On April 16, 2012, I will do something I never imagined I would ever do, and what most runners aspire to do. I will run the Boston Marathon. I will be a part of, what is arguably considered, one of the greatest marathons…ever. I will be one of 20,000 runners who ran their hearts out and who qualified to run the world’s oldest marathon. Me! This is the same person who, just two years ago was depressed, unemployed, chewing Nicorette gum like it was the only thing keeping me alive, drinking bottle of wine after bottle of wine…a night, breaking a sweat only if my dog saw another dog to chase while I was walking him, crying about everything, mad at everyone because they couldn’t keep me happy, and hating who I was.
Yet, here I am today, finishing up week 7 of my 20 week marathon training. 13 weeks to go. 13 weeks, and I will be in Boston, running THE Boston Marathon.
I have learned a lot over the past couple of years, but most importantly my perspective on life has changed. I now look at everything that happens to me with an open mind and as a learning experience. If something “bad” happens, instead of focusing on the “why is this happening” in a negative way. I ask the question, “Why is this happening and how can I learn from this?” I look at “bad” things as challenges and as a chance to grow.
I had some challenges to overcome today, and I was tested, more than once.
Waking up with a sore back, was not how I wanted to wake up when I had 12 miles to run. But, that is what I got this morning. It was the aftermath of back flips on trampolines yesterday. I know, I know. I could have hurt myself. I did.
It was fun, but I should have known something would happen. I just can’t back flip like I could in my teens.
12 miles did not seem feasible. I was trying to figure out how to get an adjustment and a massage and run Monday instead. I was problem solving, a newly acquired skill of mine, which works very well instead of crying and throwing up my hands to every problem that comes my way. While problem solving, SP (my amazingly patient and supportive significant other) rubbed some Sun Breeze into my painful back. Then, came a shower. Then, mobility started to return, and I actually thought 12 miles was doable! This is what happens when I problem solve…my problem is actually solved. But, one solution to one problem would be too easy.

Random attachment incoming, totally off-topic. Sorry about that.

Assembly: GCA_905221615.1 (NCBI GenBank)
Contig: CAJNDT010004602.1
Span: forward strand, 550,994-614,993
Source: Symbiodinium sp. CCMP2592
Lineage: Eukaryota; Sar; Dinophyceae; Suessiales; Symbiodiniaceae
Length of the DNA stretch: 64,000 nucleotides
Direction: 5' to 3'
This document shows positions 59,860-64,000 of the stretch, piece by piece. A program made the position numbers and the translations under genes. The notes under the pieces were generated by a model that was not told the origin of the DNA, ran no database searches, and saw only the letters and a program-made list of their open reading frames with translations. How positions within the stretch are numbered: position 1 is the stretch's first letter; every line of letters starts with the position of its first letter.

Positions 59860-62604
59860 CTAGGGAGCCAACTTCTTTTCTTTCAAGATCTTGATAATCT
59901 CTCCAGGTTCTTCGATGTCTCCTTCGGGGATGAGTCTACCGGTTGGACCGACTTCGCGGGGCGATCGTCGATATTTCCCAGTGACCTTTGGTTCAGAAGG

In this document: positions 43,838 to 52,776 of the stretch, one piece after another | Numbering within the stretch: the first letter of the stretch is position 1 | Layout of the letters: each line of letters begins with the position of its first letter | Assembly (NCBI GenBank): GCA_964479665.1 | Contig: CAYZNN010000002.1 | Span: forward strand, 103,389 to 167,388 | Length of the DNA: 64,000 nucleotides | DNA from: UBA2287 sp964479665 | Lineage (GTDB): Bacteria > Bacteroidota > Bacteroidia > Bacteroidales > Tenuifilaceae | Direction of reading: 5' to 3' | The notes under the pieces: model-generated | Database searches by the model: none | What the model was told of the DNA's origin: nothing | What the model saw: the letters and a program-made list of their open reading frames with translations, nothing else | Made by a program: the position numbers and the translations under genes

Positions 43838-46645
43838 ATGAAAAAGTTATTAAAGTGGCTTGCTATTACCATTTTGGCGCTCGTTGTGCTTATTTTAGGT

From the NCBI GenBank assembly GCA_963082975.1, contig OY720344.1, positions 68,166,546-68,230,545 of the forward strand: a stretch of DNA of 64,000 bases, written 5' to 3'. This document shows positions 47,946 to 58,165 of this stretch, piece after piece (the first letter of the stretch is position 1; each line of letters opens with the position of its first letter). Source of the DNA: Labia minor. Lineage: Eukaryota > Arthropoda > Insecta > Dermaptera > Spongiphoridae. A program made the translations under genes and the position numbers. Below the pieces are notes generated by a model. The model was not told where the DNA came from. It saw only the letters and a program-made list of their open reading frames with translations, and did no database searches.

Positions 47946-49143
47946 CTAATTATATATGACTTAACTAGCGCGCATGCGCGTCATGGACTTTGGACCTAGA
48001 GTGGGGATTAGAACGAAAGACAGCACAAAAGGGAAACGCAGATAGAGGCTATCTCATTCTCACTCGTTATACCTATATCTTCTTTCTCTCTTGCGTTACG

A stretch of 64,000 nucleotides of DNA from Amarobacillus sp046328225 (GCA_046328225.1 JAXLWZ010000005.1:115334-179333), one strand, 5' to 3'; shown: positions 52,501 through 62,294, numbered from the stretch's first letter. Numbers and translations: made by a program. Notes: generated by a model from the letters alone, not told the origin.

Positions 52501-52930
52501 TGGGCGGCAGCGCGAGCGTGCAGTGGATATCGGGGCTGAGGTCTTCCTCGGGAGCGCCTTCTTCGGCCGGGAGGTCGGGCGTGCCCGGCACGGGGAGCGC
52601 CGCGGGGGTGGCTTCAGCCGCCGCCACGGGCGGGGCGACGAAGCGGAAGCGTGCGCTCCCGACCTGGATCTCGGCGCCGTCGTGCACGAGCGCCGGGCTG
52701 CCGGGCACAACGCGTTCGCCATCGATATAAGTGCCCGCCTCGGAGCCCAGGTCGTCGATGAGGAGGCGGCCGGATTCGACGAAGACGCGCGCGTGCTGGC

The weather Gods decided to dump some snow on Seattle. It was predicted, yes, but I didn’t think it would snow enough to stick to the pavement. But, it was sticking, and it was sticking fast. The sidewalks were completely covered, and it continued to snow harder. There was no way I was going to run outside. I was not going to risk injury again (see, I was already learning from my mistakes).
Backing out of this run was NOT an option. I was being tested.
So, I did the unthinkable. I ran 12 miles on a treadmill. I had never run more than 10 miles on a treadmill, and that was painful enough. But, I had to. I had a goal today: run 12 miles, but more importantly, I had a long term goal: run Boston. I needed to do whatever I could to achieve my goals.
So, I ran those 12 miles, on the treadmill, and yes, it was boring, but it wasn’t as bad as I thought it was going to be. I was inside, dry, watching football, and I got to check out my form in the mirror (probably too much, actually).
I look back and ask myself, “Why did this happen? What did I learn?”
- As I enter week 8 of training, it is time to implement self care
- A problem is only a problem if you make it one
- There is always a solution. It may not be your first choice, but there is a solution
- I am lucky. My hurt back was minor. I could have sprained my ankle (which I have done on a trampoline), and Boston could not have happened for me, so…
- No more risky activities, such as trampoline jumping and back flips, while I am in training
- Treadmill running is not my favorite, but it’s a much better option than not running